Maximizing Traditional Power Tribal Lands Go Solar


January 06, 2015

Samuel White Swan-Perkins (TsaLaGi/Siksika) is the Communications Outreach Intern at the North Valley GRID Alternatives office. He is a cultural consultant, public speaker and a contributing writer for News From Native California, a quarterly journal from Heyday Press. Sam is a professional powwow dancer and singer as well as a member in good standing of the Kiowa Gourd Clan since 2009.

With the unprecedented growth seen in the solar sector last quarter, Fall 2014, it comes as no surprise that the industry is really “hot” in Indian Country.

Across the Nation, American Indian nations are scrambling to get on board with a newer form of technology that draws on an ancient, sacred source. Although some of the first solar installs in Indian Country began as early as 1999, various tribes such as the Oglala Lakota and Navajo Nation (Dine) have come on board, particularly as the US Government has designed funding and benefits specifically designed to help these projects along.

GRID Alternatives is leading the path through its innovative “barn-raising model”. Tribal members are exposed to valuable job training opportunities, a rare and exciting chance in an area where 50% unemployment is the norm. A 2006 report out of a local California State Social Services office reports 15 of 20 different rancherias reporting at least 50% unemployment. (STATE OF CALIFORNIA - HEALTH AND HUMAN SERVICES AGENCY, Department of Social Services, ALL COUNTY LETTER NO. 06-23, page 3, 2010).  Given their often remote location, lack of access to modern conveniences such as electricity and running water and often a general lack of infrastructure altogether, one can easily see how this could add up to to a difficult situation. Even when these necessities are in place, government entities often work to create a bureaucratic nightmare for those wishing to do business on “the rez”.

Tribal nations once exercised their own sovereignty, their ability to choose the course of their shared destiny for themselves. Now, federally recognized Natives must rely on the BIA or BLM to approve the most trivial matters in their personal lives. The GRID Alternatives model is empowering as tribal homeowners work side-by-side with volunteers over the course of a week or so to see the install through. After the installation and training is complete, the Tribe is left on their own to manage, maintain and control the panels. This model serves to empower the Nations: it allows them to exercise their sovereignty and to learn valuable skills in a rapidly growing green collar economy. Due to the remote locale of many of the installations, the families who are having the install completed for them must be willing to contribute a traditional gift, in this case, lunch. This can be an exciting opportunity for non-natives as they are exposed to traditional regional foods such as piki or fry bread, mutton or buffalo stew or chili or hominy and venison. Exposure to these traditional foodways helps to create a bond for the entire group as well as a memorable experience for non-native GRID Alternative staff. These foods are often gathered or harvested by hand by the Nations’ themselves and often provide a healthy alternative to fast food and the like.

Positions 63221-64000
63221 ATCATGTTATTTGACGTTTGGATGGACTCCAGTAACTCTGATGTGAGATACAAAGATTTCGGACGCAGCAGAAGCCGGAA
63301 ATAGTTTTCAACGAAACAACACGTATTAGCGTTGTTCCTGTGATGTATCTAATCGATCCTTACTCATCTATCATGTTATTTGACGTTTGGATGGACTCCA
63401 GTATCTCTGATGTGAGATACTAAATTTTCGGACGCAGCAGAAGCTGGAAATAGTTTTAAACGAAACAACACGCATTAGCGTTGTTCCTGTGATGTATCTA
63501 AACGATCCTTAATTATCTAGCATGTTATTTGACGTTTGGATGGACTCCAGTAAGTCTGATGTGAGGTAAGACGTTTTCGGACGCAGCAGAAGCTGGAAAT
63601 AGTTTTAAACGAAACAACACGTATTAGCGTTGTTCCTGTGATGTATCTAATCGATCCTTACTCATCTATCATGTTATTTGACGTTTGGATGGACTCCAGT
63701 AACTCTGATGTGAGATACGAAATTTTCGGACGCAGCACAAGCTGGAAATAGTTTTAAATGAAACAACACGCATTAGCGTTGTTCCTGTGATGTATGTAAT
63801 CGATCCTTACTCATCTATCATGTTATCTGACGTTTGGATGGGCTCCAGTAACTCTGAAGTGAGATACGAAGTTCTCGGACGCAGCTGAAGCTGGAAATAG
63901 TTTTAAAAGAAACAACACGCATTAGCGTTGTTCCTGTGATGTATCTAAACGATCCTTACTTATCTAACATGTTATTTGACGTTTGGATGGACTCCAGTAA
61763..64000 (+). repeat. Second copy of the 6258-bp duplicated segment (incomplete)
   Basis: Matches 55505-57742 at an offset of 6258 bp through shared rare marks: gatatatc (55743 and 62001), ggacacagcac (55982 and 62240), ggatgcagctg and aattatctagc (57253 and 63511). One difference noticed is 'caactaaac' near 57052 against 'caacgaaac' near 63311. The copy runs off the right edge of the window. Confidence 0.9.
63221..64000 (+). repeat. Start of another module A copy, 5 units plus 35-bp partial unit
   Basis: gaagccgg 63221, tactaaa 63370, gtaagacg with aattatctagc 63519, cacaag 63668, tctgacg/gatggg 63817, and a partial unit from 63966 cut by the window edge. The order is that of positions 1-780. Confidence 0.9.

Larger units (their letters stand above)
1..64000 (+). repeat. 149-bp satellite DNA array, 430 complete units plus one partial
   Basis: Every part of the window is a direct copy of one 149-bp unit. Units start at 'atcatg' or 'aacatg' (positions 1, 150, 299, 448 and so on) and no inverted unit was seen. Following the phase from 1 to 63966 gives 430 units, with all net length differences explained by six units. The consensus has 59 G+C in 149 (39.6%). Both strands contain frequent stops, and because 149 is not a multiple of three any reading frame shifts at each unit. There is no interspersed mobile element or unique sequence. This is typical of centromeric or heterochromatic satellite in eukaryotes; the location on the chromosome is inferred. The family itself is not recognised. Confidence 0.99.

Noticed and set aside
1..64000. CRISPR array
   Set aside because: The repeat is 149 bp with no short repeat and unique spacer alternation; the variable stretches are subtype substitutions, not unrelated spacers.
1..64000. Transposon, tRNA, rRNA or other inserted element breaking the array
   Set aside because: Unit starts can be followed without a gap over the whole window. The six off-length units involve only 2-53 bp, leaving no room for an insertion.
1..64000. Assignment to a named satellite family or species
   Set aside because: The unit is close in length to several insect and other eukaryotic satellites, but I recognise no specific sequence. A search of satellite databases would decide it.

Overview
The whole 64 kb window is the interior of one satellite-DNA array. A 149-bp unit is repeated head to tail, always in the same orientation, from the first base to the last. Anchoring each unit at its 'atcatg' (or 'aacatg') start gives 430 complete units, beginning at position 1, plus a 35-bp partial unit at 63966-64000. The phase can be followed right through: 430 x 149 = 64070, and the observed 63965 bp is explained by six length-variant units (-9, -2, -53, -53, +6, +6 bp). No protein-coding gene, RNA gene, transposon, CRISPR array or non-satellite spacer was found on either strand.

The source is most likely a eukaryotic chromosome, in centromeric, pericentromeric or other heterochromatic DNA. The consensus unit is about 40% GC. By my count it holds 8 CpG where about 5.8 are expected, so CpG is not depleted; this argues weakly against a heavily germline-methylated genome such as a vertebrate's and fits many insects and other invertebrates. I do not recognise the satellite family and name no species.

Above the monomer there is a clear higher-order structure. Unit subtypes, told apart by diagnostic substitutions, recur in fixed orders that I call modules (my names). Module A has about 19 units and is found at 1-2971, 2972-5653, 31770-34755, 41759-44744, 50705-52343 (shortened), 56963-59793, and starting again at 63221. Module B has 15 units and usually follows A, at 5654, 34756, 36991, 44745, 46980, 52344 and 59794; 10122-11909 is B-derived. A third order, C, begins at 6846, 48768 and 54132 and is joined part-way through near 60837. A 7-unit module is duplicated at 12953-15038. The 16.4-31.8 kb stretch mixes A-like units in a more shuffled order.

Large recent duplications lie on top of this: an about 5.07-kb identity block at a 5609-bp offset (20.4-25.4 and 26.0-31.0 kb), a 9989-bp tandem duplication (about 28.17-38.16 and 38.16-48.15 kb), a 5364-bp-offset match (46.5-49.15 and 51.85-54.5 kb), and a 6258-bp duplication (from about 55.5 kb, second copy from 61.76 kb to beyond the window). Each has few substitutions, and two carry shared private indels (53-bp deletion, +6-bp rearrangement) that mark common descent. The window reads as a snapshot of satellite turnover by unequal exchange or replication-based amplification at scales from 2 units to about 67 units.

GRID Alternatives helps Native nations who are interested in investing their time and energies toward a relatively new and rapidly growing industry. Our California Tribal Program began with the partnership between La Jolla Band of Luiseño Indians and GRID Alternatives. In a previous blog post from GRID Alternatives' regional office in San Diego, Rob Roy, the Environmental Director for the La Jolla band, stated, “GRID’s program has been so wonderful in assisting low-income people to go solar, which in turn increases their pride in their reservation and in their homes, and helps promote self-sufficiency.” In one particular case, a homeowner saw a decrease of around $100 in his monthly heating bill. Although $100 may not sound like much, consider that American Indians, despite the mainstream media claims of Natives becoming wealthy from casino earnings, continue to stay at the bottom of the economic ladder. Many live under the poverty level (earning less than an annual income of $23,850 for a family of four), so an extra $100 a month may go toward a childs’ shoes or school supplies, for example. Ten homes on the San Diego area rancheria were adapted with solar panels on that single project; one can extrapolate that figure out for a projected savings of $740,000.00.

There is no doubt that solar can change the lives of Natives and other impoverished communities in our Nation. With GRID Alternatives leading the solar industry with culturally competent partnerships, no doubt we’ll be working with Indian Country for a long time to come.